Other major changes introduced by many kibbutzim would undoubtedly have caused the founding fathers to turn in their graves. The prevailing mood is to move from agriculture and industry to services. In Upper Galilee, many kibbutzim operate tourist cottages and fast-food restaurants. In central Israel, not far from Tel Aviv, a kibbutz opened a beauty parlor; while in Nachshon nearby, an architectural firm offers its services. Another kibbutz is running a discotheque and bar, as well as professional catering to its surrounding urban population. Still others have posh supermarkets. In their drive to make money, kibbutzim are even ready to open their once segregated schools to non-member children and to offer picturesque lots in their graveyards. A wealthy French industrialist, whose brother lived in the kibbutz, bought his plot of holy land in Kinneret's cemetery by donating $250,000 for maintenance of the site, now a conservation area.

But the most far-reaching departure from the past was introduced in Neot Mordechai, 40 miles to the north. Two months ago, the general assembly of the kibbutz reached a decision aiming to separate economic activity from social and cultural life--until then perceived as a holy unity. Every kibbutz traditionally supplies its members with clothing, food and furnished housing, as well as social and cultural events. There is also a small personal allowance.

Once, neither quantity nor quality of labor was supervised. Now every member of Neot Mordechai must work at least 275 days a year, and whoever does not is financially penalized by cuts in his or her personal allowance. Similar to the Soviet Union's perestroika, Neot Mordechai has begun to decentralize its economic activities. Each economic branch, in agriculture, industry or services, is now considered an independent entity. It is no longer budgeted by the community as a whole, but has to prove its economic viability.

No less dramatic has been Neot Mordechai's decision to pay overtime. "We had no choice," says David Yaniv, secretary of the kibbutz. "Our members refused to work overtime and, since our plastics factory had many orders, we had to offer incentives to meet our commitment."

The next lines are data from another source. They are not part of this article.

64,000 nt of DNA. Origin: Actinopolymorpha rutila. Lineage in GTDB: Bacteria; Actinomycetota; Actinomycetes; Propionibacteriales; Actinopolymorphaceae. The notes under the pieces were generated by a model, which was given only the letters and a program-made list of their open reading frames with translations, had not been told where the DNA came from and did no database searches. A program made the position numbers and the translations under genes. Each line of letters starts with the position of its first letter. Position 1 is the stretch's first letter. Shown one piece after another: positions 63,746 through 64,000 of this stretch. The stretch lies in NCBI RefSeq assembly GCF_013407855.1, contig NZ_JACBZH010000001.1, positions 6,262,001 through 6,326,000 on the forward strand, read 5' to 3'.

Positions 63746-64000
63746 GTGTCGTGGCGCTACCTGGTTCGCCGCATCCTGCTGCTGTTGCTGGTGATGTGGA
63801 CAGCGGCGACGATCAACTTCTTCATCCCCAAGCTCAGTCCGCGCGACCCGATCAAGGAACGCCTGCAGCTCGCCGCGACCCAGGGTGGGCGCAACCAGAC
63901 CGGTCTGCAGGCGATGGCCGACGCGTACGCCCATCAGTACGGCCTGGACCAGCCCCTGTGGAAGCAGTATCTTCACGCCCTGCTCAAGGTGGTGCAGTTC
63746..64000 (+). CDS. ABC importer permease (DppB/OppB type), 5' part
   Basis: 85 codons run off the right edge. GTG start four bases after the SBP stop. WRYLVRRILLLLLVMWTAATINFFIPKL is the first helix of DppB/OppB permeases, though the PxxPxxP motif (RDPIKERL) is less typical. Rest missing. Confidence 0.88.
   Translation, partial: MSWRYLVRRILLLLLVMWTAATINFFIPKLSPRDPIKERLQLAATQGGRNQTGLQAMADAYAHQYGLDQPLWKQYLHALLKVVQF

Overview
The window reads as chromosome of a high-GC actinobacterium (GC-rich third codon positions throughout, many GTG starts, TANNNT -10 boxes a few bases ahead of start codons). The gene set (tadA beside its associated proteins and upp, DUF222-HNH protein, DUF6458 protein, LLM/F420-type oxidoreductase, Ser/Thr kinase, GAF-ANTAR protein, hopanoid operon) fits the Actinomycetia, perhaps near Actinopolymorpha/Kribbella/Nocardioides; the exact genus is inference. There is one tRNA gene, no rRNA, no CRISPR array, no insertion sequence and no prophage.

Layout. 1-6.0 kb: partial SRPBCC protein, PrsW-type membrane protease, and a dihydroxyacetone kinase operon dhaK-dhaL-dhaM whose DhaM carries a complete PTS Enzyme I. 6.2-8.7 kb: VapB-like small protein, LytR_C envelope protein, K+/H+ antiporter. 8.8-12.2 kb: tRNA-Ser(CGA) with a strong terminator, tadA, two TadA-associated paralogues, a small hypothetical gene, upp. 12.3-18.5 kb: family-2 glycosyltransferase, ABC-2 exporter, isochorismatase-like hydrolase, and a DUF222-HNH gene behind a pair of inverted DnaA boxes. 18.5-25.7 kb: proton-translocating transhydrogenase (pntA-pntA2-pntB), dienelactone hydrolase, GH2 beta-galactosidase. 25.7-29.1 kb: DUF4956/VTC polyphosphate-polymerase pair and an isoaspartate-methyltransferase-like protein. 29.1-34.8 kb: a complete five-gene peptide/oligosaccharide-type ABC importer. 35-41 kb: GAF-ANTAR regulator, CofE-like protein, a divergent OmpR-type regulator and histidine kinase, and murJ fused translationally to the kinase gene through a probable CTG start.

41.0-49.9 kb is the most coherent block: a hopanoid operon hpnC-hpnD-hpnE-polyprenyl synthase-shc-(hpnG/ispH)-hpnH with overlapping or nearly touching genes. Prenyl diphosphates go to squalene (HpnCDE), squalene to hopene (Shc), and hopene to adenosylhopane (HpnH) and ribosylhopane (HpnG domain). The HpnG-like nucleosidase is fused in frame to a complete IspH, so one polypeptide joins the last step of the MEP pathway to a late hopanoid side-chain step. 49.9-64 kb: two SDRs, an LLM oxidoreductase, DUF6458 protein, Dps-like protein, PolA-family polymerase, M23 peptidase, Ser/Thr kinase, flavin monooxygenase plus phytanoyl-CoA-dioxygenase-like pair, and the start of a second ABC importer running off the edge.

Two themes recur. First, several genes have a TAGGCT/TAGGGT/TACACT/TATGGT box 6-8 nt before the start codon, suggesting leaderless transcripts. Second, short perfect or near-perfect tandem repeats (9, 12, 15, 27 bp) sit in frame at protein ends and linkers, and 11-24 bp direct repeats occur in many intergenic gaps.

But Yaniv's pragmatic explanation affects the very justification of the kibbutz's existence. Although a small amount of money--no more than $300 a year per working member--is spent on overtime by the kibbutz, this results in the emergence of two classes. Those who work and are paid overtime, and those who are not.

Neot Mordechai's revolutionary policy has a strong appeal to other kibbutzim--already contemplating the introduction of similar methods. But it also breaks the crucial notion, at the heart of the kibbutz, concerning the relations between needs and abilities, and thus generates fierce opposition from the old guard. They know it would shatter the idea--fragile as it is--of the kibbutz as a unique community. "If wages are introduced," says Shimon Elman, spokesman for those opposing Neot Mordechai-style change, "what would be the difference between us, with our historically unique experience, and any other Israeli way of life?"

To prevent what is perceived as the decay of the kibbutz movement, the traditionalists point to the experience of North American communes. "There is a striking similarity between certain trends among us and these communes," says Ya'akov Oved, professor of history at Tel Aviv University and a kibbutz member.

Oved sees great similarity with the experience of the Amana Church Society, a religious commune in Iowa. During the Great Depression of the '30s, the Amana Church reorganized. They moved from agriculture to industry, introduced wages and eventually redefined themselves as a share-holding company. "The act that most symbolized the change was the abolishment of the communal kitchens and dining rooms," says Oved. "Amana now means refrigeration, air-conditioning and ovens."

Unless the course the kibbutz is currently set on is reversed, many fear its fate will ultimately resemble Amana's: From an idealistic, pioneering community it will transform into a materialistic, commercial venture.